Export Led Growth, Pro-Poor or Not? Evidence from Madagascar's Textile and Apparel Industry

Nicita, Alessandro
Fonte: World Bank, Washington, DC Publicador: World Bank, Washington, DC
Tipo: Publications & Research :: Policy Research Working Paper; Publications & Research
ENGLISH
Relevância na Pesquisa
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Madagascar's textile and apparel industry has been among the fastest growing in Sub-Saharan Africa. Fueled by low labor costs, a fairly productive labor force, and preferential access to industrial countries, Madagascar's exports of textile and apparel products grew from about US$45 million in 1990 to almost half a billion in 2001. The impact of this export surge has been large in terms of employment and wages, but less so in terms of poverty reduction. To address the concern of whether the poor benefit and to what extent, the author follows a new approach to identify the beneficiaries of globalization and to quantify the benefits at the household level, so as to understand which segments of the population benefit most and which, if any, are marginalized. The analysis focuses on the labor market channel which has been recognized as the main transmission between economic growth and poverty. The methodology uses household level data and combines the wage premium literature with matching methods. The results point to a strong variation in the distribution of the benefits from export growth with skilled workers and urban areas benefiting most. From a poverty perspective, export-led growth in the textile and apparel sector has only a small effect on overall poverty. This study points to two reasons for this. First...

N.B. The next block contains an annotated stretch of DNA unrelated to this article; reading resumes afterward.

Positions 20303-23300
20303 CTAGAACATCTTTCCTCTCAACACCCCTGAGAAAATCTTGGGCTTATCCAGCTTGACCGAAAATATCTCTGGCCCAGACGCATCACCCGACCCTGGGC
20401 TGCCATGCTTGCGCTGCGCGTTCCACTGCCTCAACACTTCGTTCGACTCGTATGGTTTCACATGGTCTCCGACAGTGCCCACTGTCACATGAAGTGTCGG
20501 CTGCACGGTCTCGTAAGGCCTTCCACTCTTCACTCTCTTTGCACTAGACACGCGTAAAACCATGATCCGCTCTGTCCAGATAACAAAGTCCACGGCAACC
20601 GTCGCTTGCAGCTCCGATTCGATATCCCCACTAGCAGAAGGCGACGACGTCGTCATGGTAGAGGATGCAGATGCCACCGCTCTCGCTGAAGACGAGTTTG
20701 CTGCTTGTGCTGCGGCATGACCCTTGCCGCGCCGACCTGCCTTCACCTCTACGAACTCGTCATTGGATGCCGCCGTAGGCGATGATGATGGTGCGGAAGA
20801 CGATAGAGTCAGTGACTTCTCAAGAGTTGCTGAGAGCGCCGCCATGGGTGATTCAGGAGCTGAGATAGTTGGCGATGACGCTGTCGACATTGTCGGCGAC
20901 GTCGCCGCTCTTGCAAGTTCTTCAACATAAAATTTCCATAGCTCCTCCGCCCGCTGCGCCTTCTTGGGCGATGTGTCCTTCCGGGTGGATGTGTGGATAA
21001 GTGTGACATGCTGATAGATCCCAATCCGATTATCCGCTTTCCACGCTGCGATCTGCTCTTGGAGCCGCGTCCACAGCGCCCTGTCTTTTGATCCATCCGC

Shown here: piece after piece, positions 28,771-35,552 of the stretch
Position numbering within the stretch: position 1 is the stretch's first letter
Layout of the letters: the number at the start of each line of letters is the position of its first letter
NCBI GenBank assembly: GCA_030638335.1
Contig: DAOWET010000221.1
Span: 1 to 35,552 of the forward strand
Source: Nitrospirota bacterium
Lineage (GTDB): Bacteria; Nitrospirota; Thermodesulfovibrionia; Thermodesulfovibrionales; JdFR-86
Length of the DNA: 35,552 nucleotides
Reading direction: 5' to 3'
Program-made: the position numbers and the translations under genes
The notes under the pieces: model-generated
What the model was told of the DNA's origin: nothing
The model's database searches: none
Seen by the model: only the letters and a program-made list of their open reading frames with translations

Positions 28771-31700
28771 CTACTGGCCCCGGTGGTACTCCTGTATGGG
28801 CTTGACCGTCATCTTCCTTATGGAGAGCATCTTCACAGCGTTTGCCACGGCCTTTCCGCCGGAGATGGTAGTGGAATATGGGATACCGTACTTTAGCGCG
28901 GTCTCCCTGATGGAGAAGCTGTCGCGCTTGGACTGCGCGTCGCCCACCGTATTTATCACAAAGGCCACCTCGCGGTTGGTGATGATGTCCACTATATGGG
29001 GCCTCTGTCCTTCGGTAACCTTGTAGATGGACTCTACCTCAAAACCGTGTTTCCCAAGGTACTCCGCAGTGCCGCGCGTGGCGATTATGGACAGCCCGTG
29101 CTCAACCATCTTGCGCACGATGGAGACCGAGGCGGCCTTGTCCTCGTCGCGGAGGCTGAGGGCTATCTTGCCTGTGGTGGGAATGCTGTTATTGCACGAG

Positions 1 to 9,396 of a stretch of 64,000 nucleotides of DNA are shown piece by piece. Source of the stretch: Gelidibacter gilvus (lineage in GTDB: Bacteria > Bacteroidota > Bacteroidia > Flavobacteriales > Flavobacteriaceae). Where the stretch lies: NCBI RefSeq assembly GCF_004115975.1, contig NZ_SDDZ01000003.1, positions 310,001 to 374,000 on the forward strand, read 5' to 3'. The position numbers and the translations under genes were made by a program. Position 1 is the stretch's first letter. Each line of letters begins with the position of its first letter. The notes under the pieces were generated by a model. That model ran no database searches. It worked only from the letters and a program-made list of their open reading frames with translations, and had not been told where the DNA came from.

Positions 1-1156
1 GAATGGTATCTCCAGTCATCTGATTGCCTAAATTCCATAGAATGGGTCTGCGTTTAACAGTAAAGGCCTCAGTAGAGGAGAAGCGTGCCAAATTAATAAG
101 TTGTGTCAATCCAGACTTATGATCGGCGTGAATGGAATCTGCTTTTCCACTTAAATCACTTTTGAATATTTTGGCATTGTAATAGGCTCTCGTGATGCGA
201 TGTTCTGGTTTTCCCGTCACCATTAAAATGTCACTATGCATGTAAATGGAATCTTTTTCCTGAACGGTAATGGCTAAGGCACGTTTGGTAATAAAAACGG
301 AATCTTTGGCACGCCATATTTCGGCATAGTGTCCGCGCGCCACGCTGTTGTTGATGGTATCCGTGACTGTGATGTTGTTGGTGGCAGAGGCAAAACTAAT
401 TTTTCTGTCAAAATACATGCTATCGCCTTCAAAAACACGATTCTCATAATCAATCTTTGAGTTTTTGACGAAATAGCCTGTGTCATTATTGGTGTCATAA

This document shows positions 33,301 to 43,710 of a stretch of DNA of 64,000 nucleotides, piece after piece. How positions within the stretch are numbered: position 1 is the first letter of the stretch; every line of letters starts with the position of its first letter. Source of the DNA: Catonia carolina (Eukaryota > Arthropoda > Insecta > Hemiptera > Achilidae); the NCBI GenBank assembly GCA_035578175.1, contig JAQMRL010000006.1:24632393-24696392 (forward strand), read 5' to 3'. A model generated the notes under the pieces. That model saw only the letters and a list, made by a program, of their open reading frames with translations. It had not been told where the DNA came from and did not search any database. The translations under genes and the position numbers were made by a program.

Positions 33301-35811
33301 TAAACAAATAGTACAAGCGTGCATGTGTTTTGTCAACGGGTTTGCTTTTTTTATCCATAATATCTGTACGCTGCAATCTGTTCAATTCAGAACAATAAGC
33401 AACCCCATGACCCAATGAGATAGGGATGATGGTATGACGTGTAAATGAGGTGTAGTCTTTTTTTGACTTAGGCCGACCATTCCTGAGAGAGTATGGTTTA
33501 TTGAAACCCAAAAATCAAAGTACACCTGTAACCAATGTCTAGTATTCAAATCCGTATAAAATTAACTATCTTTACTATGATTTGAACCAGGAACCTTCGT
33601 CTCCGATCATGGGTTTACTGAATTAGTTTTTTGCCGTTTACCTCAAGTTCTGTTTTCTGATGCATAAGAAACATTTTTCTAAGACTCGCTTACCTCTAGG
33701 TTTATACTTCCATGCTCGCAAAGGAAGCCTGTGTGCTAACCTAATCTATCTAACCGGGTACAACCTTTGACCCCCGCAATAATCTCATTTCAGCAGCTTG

Foreign Wage Premium, Gender and Education : Insights from Vietnam Household Surveys

Fukase, Emiko
Fonte: World Bank, Washington, DC Publicador: World Bank, Washington, DC
Tipo: Publications & Research :: Policy Research Working Paper; Publications & Research
ENGLISH; EN_US
Relevância na Pesquisa
26.61%
This paper investigates the differential impacts of foreign ownership on wages for different types of workers (in terms of educational background and gender) in Vietnam using the Vietnam Household Living Standards Surveys of 2002 and 2004. Whereas most previous studies have compared wage levels between foreign and domestic sectors using firm-level data (thus excluding the informal sector), one advantage of using the Living Standards Surveys in this paper is that the data allow wage comparison analyses to extend to the informal wage sector. A series of Mincerian earnings equations and worker-specific fixed effects models are estimated. Several findings emerge. First, foreign firms pay higher wages relative to their domestic counterparts after controlling for workers personal characteristics. Second, the higher the individual workers' levels of education, the larger on average are the wage premiums for those who work for foreign firms. Third, longer hours of work in foreign firm jobs relative to working in the informal wage sector are an important component of the wage premium. Finally...